A walk from the historic washington highway 14, near cape horn. Off into the woods of the northwest. A late start but not too long a drive to get out of Portland and into the Columbia River Gorge.
The woods have mossy trees and a quiet damp atmosphere, but not wet. Many trees seems to be rotting away, some faller sprout mushrooms. Winter makes skeletons of the trees’ once leafy branches. And in amongst them a few giants stand. I believe they are Douglas Fir’s, but that’s based on a picture of the branches way up high. The needles seem longer than 1/2 inch so thats points away from Hemlock.
View point from the edge of ridge, the trees below cleared to allow an unobstructed view. The Gorge spreads below us, the cliffs of the oregon side directly across. A lone island of rock sits with the mighty river swirling around it. Just below the clouds the snowy Larch Mountain sits. We proceed through the trees, up the trail – a path of soft darkness. Sofia leads the way often, running, sniffing and eager. Gary, Mary, and I converse and follow at an easy pace.
We emerge up top on the hills above the Columbia River. A farm here, and also another large tree. This one solitary, almost planted looking. But tall, with wonderful clouds behind to show it’s majesty. Curious the smooth bark at it’s base. Worn smooth? or torn off by someone? The deeply furrowed bark is as impressive as its girth and height.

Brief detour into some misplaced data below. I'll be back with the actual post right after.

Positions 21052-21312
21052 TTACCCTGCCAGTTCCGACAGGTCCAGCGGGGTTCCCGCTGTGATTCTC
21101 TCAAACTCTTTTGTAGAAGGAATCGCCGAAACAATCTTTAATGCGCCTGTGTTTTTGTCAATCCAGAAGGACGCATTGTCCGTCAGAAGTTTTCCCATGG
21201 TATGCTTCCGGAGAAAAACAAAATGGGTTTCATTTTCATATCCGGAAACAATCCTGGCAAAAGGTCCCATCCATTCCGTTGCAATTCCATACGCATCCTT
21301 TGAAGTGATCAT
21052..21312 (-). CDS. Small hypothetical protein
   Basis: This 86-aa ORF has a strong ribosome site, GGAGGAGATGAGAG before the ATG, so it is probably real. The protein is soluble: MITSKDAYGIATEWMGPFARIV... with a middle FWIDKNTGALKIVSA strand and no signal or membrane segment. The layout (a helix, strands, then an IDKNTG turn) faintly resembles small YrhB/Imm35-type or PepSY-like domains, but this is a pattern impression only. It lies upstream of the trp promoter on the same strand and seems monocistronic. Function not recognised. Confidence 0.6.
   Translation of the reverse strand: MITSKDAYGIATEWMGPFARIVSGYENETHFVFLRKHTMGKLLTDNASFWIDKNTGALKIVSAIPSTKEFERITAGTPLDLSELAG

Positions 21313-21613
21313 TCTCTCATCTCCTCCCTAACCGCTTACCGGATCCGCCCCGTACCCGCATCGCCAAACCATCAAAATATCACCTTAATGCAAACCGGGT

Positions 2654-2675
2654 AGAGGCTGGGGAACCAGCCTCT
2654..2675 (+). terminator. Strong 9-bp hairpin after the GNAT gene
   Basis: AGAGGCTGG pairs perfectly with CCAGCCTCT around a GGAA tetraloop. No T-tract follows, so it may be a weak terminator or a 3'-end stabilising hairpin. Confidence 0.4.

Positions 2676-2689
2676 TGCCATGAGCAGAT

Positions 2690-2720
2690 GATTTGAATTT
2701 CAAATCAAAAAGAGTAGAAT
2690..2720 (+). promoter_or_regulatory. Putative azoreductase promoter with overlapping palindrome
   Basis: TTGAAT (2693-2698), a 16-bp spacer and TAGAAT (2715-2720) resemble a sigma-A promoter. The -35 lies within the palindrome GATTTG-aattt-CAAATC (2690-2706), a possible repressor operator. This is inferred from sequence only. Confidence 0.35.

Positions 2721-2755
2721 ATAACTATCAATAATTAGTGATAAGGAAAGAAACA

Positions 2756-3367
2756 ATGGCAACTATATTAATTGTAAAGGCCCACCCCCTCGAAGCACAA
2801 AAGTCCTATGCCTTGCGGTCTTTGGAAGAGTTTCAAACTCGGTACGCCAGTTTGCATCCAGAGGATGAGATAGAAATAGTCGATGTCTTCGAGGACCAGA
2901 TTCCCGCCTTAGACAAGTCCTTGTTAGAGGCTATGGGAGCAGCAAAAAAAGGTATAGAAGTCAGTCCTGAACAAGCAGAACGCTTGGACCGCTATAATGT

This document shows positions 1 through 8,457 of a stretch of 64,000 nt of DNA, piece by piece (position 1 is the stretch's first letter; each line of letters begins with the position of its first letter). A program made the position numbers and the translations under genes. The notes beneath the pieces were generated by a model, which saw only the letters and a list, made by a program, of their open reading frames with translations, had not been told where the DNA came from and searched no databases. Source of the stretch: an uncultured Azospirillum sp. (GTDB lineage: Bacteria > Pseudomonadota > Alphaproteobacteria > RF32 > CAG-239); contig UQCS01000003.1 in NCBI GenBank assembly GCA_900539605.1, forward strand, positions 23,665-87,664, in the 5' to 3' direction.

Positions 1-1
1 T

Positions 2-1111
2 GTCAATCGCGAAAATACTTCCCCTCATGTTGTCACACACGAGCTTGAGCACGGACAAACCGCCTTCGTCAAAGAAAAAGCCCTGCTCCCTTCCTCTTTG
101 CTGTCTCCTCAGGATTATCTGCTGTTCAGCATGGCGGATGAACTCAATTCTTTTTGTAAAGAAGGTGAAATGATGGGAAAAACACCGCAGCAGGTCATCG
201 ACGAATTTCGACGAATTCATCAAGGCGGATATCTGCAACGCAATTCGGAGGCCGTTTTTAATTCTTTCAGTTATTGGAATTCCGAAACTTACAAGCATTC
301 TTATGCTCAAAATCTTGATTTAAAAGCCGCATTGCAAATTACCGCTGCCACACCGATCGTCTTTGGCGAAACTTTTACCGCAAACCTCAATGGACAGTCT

There is an overlook just before the farm, where one sees the road wind up the gorge, and sees the river spread out below. It is a nice overlook, a well constructed circle of stone where one can sit and which is handicap accessible, a nice place for portraits. Just below Mary explored, and it looked like she was walking on the tree tops as she looked over what appeared to be the edge of a mighty cliff, but probably was just a steep hillside. As we cross the fields adams looms up white in the distance, catching some of the evening light. We continue a bit further, but soon turn back. As the light goes into the clouds and the temperature drops. Over the fields we again see a falcon wheeling, hovering low to the ground looking for mice, able to quickly turn and snatch, silent its wings.
Descending the trail, past the giants and the viewpoints we cross back under highway 14 and down a bit to another overlook, and waterfall. Such an expanse the Columbia River Gorge, hard to take in. And on that steep cliff in the steely light the trees look so frail and scraggly. Like the witch’s thorn hedges. So day is done, gone the sun. Into the car and home again.
For those interested in the walk there is a pull off on Highway 14, west of cape horn, on the river side, near a pedestrian underpass. Park here and this and can be done as a 6ish mile loop or an out and back, either to the tops as we did or towards the river. Enjoy!